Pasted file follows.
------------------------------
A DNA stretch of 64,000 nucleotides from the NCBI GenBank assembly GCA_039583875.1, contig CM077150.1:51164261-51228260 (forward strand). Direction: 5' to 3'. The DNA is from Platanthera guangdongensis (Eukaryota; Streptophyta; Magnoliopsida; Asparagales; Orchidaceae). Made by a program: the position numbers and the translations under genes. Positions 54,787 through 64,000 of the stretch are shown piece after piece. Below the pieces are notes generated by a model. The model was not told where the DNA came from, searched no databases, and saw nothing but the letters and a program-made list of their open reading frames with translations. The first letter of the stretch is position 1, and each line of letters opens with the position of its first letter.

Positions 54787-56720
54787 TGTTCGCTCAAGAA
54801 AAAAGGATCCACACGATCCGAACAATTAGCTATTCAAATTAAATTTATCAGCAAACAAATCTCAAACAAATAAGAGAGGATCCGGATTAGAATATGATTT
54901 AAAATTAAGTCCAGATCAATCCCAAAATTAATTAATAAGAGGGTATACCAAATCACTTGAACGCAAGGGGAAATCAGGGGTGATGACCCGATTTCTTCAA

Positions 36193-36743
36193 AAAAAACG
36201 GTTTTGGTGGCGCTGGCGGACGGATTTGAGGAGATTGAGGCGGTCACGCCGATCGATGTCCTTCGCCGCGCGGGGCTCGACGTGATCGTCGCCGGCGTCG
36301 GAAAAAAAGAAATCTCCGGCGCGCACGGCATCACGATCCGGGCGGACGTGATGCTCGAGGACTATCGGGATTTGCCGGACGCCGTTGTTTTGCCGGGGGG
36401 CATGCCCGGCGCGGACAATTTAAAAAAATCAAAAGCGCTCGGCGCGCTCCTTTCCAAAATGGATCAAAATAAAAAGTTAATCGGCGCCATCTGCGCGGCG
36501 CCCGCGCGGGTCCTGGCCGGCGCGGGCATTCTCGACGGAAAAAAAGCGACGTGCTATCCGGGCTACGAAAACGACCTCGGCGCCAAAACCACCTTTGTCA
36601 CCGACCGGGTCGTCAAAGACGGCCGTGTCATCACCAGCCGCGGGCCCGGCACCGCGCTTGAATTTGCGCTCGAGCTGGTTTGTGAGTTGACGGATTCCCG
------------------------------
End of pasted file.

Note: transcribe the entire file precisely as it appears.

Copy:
A DNA stretch of 64,000 nucleotides from the NCBI GenBank assembly GCA_039583875.1, contig CM077150.1:51164261-51228260 (forward strand). Direction: 5' to 3'. The DNA is from Platanthera guangdongensis (Eukaryota; Streptophyta; Magnoliopsida; Asparagales; Orchidaceae). Made by a program: the position numbers and the translations under genes. Positions 54,787 through 64,000 of the stretch are shown piece after piece. Below the pieces are notes generated by a model. The model was not told where the DNA came from, searched no databases, and saw nothing but the letters and a program-made list of their open reading frames with translations. The first letter of the stretch is position 1, and each line of letters opens with the position of its first letter.

Positions 54787-56720
54787 TGTTCGCTCAAGAA
54801 AAAAGGATCCACACGATCCGAACAATTAGCTATTCAAATTAAATTTATCAGCAAACAAATCTCAAACAAATAAGAGAGGATCCGGATTAGAATATGATTT
54901 AAAATTAAGTCCAGATCAATCCCAAAATTAATTAATAAGAGGGTATACCAAATCACTTGAACGCAAGGGGAAATCAGGGGTGATGACCCGATTTCTTCAA

Positions 36193-36743
36193 AAAAAACG
36201 GTTTTGGTGGCGCTGGCGGACGGATTTGAGGAGATTGAGGCGGTCACGCCGATCGATGTCCTTCGCCGCGCGGGGCTCGACGTGATCGTCGCCGGCGTCG
36301 GAAAAAAAGAAATCTCCGGCGCGCACGGCATCACGATCCGGGCGGACGTGATGCTCGAGGACTATCGGGATTTGCCGGACGCCGTTGTTTTGCCGGGGGG
36401 CATGCCCGGCGCGGACAATTTAAAAAAATCAAAAGCGCTCGGCGCGCTCCTTTCCAAAATGGATCAAAATAAAAAGTTAATCGGCGCCATCTGCGCGGCG
36501 CCCGCGCGGGTCCTGGCCGGCGCGGGCATTCTCGACGGAAAAAAAGCGACGTGCTATCCGGGCTACGAAAACGACCTCGGCGCCAAAACCACCTTTGTCA
36601 CCGACCGGGTCGTCAAAGACGGCCGTGTCATCACCAGCCGCGGGCCCGGCACCGCGCTTGAATTTGCGCTCGAGCTGGTTTGTGAGTTGACGGATTCCCG